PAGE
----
How can any of us bet on the function and value of technology 10 years from now? When you think of the question a few times the answer appears obvious. You cannot. It would be impractical. Unreasonable by any measure. However, vendors are doing a great job of convincing banks and credit unions they need a 10-year deal.
Tags: Contract Negotiations
Chapter 1 - The M&A Analysis (Special Edition)
Two annual studies by the BPI Network (June 2013 and July 2014) include specific details from several recent merger deals and proves that Core IT contracts are increasingly, and now more than ever, ambushing unwitting bank leaders and negatively impacting mergers. In some instances Core IT contracts are outright killing deals before they can even start. Bank leaders are usually the cause due to a lackadaisical approach toward these business concerns - mainly because few of them understand this area of Non-Interest Expense nor have they previously received training on how to negotiate these areas of an agreement.
Vendor oligopoly threatening industry recovery and M&A transactions nationwide.
After two years of continual research the BPI Network has confirmed our worst fears about the impact on community banks and credit unions resulting from the oligopoly now enjoyed by just 5 major Core IT providers nationally. Bank and Credit Union leaders must now deal with this clear and present danger to their long-term strategic planning and cost management goals. BPI’s survey and report confirms that while economic optimism is rising, unfavorable legal terms and price gouging hidden in vendor-crafted master agreements and cost structures are raising major headaches during mergers and contract renewal negotiations.
The reports confirm:
- Price inefficiency is rampant. Similar sized institutions pay wildly different amounts for the same exact services. Institutions in the South and West pay more than any other region.
- Bankers have no way of understanding if they are paying FMV or not and vendors have taken advantage of this for many years.
- The odds of achieving Fair Market Value for any service can only improve if intelligently restructuring contracts that with the help of hard market data and outside professional negotiators. On average BPI says institutions they tracked are reducing 5 year run rates on average by $1.2 Million if done intelligently.
- Hidden terms lay waiting in contracts ready to ambush mergers and weaken shareholder value just when you need it the most.
- In the absence of competition - and an effective oligopoly - vendors hold all the cards and are making negotiations very time consuming and expensive for small institutions.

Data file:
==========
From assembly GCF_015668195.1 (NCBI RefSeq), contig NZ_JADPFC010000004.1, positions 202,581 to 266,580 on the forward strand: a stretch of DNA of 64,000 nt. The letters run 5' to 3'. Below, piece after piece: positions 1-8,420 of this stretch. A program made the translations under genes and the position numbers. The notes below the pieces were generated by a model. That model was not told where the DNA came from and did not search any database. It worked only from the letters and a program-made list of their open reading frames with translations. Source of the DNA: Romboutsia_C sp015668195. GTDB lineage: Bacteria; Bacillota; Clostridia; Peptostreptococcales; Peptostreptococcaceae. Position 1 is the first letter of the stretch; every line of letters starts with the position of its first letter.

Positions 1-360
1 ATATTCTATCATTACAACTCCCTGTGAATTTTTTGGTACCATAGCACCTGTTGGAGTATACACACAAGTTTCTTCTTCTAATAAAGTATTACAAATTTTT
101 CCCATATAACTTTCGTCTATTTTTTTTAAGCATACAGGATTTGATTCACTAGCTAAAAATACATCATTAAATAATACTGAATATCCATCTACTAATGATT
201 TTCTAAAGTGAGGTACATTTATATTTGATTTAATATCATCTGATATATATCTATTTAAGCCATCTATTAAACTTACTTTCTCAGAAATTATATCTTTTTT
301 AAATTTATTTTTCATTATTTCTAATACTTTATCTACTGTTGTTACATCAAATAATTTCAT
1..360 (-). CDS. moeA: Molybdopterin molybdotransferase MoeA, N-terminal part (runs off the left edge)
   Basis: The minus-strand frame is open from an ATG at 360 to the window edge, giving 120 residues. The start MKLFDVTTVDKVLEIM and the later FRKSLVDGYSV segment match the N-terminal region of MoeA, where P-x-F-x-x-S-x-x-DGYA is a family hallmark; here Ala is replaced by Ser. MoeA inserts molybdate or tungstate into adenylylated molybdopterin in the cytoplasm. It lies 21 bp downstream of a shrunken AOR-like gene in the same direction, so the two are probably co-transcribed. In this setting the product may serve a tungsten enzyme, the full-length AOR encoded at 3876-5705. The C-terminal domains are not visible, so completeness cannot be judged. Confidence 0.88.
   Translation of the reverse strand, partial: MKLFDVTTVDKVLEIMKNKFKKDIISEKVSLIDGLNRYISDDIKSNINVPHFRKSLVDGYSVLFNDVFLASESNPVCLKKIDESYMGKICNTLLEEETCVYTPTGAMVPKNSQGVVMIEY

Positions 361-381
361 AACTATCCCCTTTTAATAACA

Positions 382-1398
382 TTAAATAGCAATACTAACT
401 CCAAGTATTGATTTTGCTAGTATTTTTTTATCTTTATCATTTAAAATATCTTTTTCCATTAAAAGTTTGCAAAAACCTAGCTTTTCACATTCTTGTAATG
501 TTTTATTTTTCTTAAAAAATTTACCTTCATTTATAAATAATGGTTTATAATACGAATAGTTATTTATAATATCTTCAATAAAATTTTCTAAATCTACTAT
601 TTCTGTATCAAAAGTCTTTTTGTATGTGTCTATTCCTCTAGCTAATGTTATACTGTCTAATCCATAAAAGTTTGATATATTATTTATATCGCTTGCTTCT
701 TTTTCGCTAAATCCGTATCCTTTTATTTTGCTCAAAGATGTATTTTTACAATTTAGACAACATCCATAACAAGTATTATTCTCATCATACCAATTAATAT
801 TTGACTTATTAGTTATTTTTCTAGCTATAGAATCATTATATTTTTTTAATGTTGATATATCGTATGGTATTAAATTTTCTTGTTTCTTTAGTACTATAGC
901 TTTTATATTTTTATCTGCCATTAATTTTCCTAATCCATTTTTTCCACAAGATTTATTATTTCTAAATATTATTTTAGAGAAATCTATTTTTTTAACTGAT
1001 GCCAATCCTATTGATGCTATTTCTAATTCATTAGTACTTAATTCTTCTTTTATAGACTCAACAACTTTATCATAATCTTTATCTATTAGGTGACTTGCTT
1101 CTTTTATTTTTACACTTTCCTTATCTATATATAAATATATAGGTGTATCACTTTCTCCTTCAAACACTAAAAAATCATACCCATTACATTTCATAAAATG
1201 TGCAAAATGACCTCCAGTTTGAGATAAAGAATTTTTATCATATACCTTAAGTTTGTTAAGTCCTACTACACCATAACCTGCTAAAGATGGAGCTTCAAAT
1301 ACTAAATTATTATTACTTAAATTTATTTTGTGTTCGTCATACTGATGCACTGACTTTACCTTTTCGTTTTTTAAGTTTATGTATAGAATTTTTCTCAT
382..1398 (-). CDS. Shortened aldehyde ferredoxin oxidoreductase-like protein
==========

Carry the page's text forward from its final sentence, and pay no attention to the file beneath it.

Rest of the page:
Tags: Vendor consolidation
By Aaron SilvaContrary to popular belief, you cannot just pick up your Core and IT service contracts a few months before expiration and hope to get it restructured in a way that isfavorable to the franchise. Frankly, this may be the worst timing with respect to trying to get your contract restructured. The act of negotiating a renewal agreement can begin the minute after you sign the original agreement and then continue for years. It takes a team that is in control, well managed, detailed and articulate. And it takes strong management to make sure it gets done and at the right time.
Be honest. Are you one of those banks that manages your contracts with an Excel spreadsheet? If you said yes then congratulations, you are in the majority. While Excel is a great database for this type of "stuff", it doesn’t work unless you actually open that particular worksheet or workbook in time to review your renewal dates. This means you have to set a reminder in your Outlook calendar or other system. Sometimes you might delegate this internally. Either way, it’s inefficient and relies on a human and is now subject to human error. Outsourced Core and IT services contracts with the likes of Fiserv, Fidelity, Jack Henry, CSI, D+H, etc. are usually the second largest expense in your institution, behind payroll. Weigh down this reality with the fact that they are one of your most critical vendors and this is no small matter or fleeting concern. Make a mistake and it will be another 5 to 7 years before you get another shot at your core vendor contracts. An Excel spreadsheet is just not enough and wisely restructuring is key.
Contract Management Systems
Cost Inefficiency – An Industry Plague
By Aaron M. Silva, President Paladin fs, LLC
A 2nd annual report from the Business Performance and Innovation Network (BPI Network, www.bpinetwork.org) focuses again on the impact that core and IT services contracts have on community financial institutions nationwide. The 2013 report titled “Less Burn, More Return” was well received by the market and generally panned by major core service providers. The newly released 2014 report, titled “The Core Way Forward,” will have a positive reception by bankers as it is a tome of informational data and analysis, never before assembled in one resource. The report includes:
- The results of a comprehensive ‘state of the industry’ survey sent to 15,000 bank leaders.
- A line-by-line analysis of 54 actual contract negotiations between bankers and vendors ranging between $150 Million to $5 Billion in assets.
- Specific M&A section that details real-life examples of contracts’ impact on mergers.
- Insights and advice from industry experts including legal, compliance and investment bankers.